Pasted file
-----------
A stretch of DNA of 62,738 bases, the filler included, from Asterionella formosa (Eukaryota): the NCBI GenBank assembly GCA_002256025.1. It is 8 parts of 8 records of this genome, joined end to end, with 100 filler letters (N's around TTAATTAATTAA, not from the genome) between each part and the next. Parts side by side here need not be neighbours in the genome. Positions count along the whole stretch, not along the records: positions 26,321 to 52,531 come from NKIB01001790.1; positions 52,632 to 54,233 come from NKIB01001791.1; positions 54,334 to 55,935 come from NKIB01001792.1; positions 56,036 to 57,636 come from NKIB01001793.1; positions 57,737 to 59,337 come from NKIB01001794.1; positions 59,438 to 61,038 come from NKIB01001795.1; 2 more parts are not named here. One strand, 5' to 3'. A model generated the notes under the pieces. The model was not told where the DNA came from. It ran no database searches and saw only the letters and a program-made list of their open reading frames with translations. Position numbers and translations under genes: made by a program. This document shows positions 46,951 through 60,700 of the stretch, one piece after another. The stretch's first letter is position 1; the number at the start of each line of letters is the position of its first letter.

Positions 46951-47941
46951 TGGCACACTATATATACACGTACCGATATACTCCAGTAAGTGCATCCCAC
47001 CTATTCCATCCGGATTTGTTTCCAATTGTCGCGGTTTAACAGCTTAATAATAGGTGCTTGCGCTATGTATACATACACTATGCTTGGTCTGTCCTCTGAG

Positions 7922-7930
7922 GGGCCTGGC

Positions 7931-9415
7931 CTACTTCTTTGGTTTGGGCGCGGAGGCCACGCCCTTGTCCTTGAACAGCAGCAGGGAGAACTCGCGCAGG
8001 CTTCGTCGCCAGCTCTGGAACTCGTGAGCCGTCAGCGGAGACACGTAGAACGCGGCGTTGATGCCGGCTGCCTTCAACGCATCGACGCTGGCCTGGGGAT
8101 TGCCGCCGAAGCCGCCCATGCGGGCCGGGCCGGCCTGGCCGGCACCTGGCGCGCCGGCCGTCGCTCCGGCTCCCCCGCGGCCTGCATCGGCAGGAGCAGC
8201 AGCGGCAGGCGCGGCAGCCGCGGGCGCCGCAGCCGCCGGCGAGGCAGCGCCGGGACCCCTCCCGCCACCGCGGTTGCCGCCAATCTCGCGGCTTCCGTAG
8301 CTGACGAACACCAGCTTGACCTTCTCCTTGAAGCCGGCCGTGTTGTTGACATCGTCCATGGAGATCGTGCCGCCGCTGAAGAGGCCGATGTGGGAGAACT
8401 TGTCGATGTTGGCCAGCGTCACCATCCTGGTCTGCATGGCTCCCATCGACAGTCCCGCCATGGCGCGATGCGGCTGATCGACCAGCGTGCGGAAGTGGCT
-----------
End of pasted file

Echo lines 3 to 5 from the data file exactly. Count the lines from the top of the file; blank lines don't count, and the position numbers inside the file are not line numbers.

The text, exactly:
46951 TGGCACACTATATATACACGTACCGATATACTCCAGTAAGTGCATCCCAC
47001 CTATTCCATCCGGATTTGTTTCCAATTGTCGCGGTTTAACAGCTTAATAATAGGTGCTTGCGCTATGTATACATACACTATGCTTGGTCTGTCCTCTGAG

Positions 7922-7930